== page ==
I love this song by Superchic(k) and I hope you will like it too!  If every girl could see her beauty we could be an army....(sorry about the advert at the beginning of the video, but I wanted to make sure the link would always be good, so I used the official one from the record label)

Saturday, February 18, 2012

An Open Letter to Strong4Life

Strong4Life, I am going to tell you a little story, an extended analogy if you will. It may seem at the beginning like it really doesn't apply to you, but it does, so please bear with me.
Think back to your high school days. The jocks were really kind of jerks. You could think of other words to describe them, but you try to give them the benefit of the doubt. There is this one jock who is worse than all the others. He's just mean. And your best friend is going out with him! What? She's compassionate, sweet, smart, funny...all the things this guy is NOT.
So you ask your friend, "Why are you going out with *him*? He's such a jerk!" and your friend tells you that he's really not like that, that he is such a great guy once you get to know him. You're really skeptical. I mean, you saw this guy push the clumsy kid out of the way in the hall and laugh when the kid fell. He said it was the kid's fault for being so clumsy and that if he would just get some grace he would be able to get out of the way. What an impression that made on you!
You are active in interscholastic activities, so you have come into contact with jocks that are nice to the kids that aren't in the "in" crowd. Those kids are so much happier looking than the ones at your school!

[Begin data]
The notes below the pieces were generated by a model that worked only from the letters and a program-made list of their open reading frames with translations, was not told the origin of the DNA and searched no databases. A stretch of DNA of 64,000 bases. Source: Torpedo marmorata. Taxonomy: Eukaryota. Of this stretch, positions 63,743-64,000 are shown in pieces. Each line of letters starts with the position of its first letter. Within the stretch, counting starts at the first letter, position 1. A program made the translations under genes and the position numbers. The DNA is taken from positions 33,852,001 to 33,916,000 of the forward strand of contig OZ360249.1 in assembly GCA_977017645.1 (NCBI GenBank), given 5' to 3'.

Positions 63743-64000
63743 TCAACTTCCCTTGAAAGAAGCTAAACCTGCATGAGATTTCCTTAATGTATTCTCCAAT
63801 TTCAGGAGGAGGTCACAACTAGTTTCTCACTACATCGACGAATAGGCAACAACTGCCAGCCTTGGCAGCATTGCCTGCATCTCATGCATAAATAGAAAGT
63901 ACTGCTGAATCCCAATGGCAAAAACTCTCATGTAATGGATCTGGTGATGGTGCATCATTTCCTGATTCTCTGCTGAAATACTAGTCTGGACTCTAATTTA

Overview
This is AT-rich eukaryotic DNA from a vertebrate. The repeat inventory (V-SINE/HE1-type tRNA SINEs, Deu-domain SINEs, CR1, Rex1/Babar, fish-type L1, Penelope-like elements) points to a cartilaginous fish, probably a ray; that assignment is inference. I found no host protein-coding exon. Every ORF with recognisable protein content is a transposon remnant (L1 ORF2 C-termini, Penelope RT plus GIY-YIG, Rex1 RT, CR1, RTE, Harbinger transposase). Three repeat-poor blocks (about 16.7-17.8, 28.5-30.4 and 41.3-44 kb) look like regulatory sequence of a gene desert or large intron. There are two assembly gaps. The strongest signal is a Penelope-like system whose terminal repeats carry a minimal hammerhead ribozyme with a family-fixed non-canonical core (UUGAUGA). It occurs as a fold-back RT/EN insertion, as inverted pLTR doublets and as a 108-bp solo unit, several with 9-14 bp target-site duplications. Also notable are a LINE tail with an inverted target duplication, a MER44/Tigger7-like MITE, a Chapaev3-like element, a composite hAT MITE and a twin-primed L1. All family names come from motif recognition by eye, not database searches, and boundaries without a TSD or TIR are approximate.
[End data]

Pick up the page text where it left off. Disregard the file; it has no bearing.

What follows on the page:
In the meantime, your friend invites you to hang out with her and her boyfriend one weekend. You are filled with trepidation. You've seen with your own eyes how mean he can be to people. But she's your best friend, and so you say yes.
It turns out that this Alpha Jock really*is* a nice guy. So you ask him why the meanness in school? He tells you that all jocks are jerks in public. That's the way it has always been.
You're not sure he will listen, but you tell him about how his actions make the other kids feel. How even though he might feel bad privately about how his actions hurt the kids in school, there are kids that look up to him and will think that what he is doing is OK - the same way that he thought it was OK because that's what he has always seen. You tell him about the other schools you have seen, and how much happier everyone is there.
Some days, it feels like you are just beating your head against the wall trying to get him to see that his outer persona makes it so hard to see what a great guy he is on the inside. If your conversations are overheard at school, the cheerleaders call you names and tell you to toughen up and get with the program.
Still, you feel like there is a possibility that maybe, just maybe, you can help this guy see the error of his ways and make a change. You know how hard it is to change your public face. After all, he's got his whole image invested in being this jerk. He may lose his position as Alpha Jock if he starts showing how kind he really is. You tell him how he could really be a trendsetter, a leader rather than following the status quo. "Imagine a school where it's not the same kids playing intramural sports all the time...where they all feel comfortable playing" you tell him.